Maura Lincoln

    Writing Map for the YEAR....Can be Subject to Change!




    September-Becoming globally literate- Introduction and at times re-introduction to outlining, note taking and essay writing is centered on both physical and cultural geography principles. 

    ·        Outlining and vocabulary development (Big Kid Words) regarding the National Geographic Society’s Five Themes of Geography

    ·        Researching a country in either Africa or Asia results in a five paragraph essay that is a culmination of the steps of the writing process and introduction to the research process.  They also are introduced to the requirements of an MLA style bibliography.

    ·        Reflection five paragraph essays, on what student have learned in the experience, are introduced in pieces or steps before any culmination. Building a Martha Washington Garden!


    October - Primary Source Analysis and Writing-Students will be introduced to the different writing styles and vernacular of primary sources reflecting the origins of government.

    ·        The primary source documents (including but not limited to-Petition of Right, Magna Carta, Declaration of the Rights of Man, Common Sense) will be the basis for small reflective writing exercises as well as a five paragraph essay focusing on thesis development.

    ·        Document Based Essay Questions (DBQ)- In order to introduce students to the idea of extrapolating ideas from a variety of sources and applying information in a written format the students are asked to create  DBQ Story books / Colonial Newspapers .  A little less threatening to the students but yet an important skill.

    ·        Students  could create  their own Common Sense pamphlet as a guide to being an active and successful 7th grader.

    .Students create a Colonial Newspaper , using  the five W's (and an H) of Who, What, Where, When, Why and How.... that all good journalists employ.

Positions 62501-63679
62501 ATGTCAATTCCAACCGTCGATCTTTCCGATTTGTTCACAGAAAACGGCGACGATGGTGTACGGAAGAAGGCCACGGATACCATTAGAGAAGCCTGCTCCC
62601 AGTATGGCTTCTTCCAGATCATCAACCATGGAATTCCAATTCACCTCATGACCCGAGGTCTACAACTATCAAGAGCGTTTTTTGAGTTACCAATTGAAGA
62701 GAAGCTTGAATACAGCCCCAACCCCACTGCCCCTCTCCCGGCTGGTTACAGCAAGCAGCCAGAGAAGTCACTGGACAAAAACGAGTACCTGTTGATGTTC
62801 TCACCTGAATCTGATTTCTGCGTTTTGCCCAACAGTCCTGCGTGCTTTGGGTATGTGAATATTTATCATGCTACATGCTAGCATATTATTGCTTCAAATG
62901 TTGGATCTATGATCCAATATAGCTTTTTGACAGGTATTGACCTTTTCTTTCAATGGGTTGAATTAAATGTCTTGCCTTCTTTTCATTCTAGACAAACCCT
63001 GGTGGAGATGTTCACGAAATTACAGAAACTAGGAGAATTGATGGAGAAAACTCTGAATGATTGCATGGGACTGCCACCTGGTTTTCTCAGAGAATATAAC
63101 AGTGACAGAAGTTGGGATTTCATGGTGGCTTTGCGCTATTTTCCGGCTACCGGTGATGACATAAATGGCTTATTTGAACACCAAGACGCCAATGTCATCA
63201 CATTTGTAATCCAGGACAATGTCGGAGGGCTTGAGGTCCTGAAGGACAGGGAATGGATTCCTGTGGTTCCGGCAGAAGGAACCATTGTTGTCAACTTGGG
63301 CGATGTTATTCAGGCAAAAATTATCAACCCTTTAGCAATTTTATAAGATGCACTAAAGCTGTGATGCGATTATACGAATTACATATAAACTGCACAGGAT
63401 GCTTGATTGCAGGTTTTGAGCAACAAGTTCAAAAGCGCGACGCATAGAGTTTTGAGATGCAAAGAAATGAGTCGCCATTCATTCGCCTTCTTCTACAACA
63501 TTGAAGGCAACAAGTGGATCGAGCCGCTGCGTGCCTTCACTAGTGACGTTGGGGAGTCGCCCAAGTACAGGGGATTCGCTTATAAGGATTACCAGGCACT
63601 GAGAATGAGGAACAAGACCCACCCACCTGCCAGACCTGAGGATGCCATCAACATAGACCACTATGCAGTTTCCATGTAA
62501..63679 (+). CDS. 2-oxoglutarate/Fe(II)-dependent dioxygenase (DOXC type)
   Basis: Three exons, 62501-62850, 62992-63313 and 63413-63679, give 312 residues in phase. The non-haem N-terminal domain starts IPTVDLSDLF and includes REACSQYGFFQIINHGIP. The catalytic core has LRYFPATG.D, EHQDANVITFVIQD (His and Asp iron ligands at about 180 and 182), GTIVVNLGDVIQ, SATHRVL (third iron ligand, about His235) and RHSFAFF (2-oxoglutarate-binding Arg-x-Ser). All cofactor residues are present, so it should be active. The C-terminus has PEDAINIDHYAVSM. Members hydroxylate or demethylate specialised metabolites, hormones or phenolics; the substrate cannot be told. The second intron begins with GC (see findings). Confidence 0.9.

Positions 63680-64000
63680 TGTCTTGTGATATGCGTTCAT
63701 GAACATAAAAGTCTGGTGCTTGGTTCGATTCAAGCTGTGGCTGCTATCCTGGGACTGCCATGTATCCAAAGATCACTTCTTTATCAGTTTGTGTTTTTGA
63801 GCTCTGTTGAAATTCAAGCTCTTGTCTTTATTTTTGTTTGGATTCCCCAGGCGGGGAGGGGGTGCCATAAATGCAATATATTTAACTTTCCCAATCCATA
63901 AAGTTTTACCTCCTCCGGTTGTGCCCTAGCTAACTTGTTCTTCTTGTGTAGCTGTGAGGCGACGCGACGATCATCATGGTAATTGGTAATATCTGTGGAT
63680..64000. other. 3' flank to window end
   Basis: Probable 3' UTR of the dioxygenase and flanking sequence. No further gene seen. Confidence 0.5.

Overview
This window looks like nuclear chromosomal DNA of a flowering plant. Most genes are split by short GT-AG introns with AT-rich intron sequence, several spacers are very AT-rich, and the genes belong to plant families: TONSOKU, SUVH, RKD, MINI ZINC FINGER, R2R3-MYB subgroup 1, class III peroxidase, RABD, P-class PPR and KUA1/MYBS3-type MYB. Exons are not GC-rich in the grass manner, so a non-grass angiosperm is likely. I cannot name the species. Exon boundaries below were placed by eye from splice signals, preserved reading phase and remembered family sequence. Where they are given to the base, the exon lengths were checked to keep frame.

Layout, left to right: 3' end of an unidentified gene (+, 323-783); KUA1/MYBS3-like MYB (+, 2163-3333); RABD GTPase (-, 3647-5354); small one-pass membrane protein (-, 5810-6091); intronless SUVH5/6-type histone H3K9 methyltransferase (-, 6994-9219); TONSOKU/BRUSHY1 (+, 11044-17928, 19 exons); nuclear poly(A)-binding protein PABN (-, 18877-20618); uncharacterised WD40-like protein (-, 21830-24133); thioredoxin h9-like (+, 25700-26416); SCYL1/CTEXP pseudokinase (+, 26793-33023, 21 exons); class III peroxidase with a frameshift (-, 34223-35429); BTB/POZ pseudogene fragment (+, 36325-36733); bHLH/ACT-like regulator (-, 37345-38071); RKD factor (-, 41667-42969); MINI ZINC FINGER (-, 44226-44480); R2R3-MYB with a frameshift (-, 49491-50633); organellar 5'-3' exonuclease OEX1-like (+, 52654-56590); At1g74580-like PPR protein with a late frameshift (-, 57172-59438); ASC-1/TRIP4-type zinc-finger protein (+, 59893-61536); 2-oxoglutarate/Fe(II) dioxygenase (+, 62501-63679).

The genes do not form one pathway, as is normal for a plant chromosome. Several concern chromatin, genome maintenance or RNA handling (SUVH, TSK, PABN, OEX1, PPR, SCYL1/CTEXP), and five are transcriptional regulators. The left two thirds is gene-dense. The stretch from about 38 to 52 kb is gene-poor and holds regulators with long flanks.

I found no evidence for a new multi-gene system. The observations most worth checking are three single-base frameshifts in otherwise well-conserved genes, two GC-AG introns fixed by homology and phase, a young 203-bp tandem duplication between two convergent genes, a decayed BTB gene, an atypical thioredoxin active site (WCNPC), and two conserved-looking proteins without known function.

November- Founding Fathers and Mothers  -Biographical sketches- In order to enhance the experience of our mock constitutional convention students are asked to create a written character sketch that will help them bring their delegate and family  to life in our classroom.

    ·        Students are to research biographies, written works and speeches delivered by their delegate. This will help them create a written  picture or bio-sketch of their delegate 

    ·        Students are to create and wear a costume for the duration of the convention.  They are also required to keep a daily reflection journal written in the first person as they make their delegate come to life each day in class.
    • Students  may write BIO POEMS about their delegate to the Constitutional Convention.



    December- Inquiry- based Learning (IBL) focused on the Bill of Rights (BOR) - Students are offered the opportunity to present an issue they feel best addresses how well the BOR protects the rights of individuals.

    ·        Research writing skills of note taking and creating an MLA style bibliography were emphasized in this unit

    ·        Although the end result of this activity varied there was a great emphasis on the writing involved in the research process Students may write a Pop Up book to spread the word of the First Ten Amendments AKA..The Bill of Rights!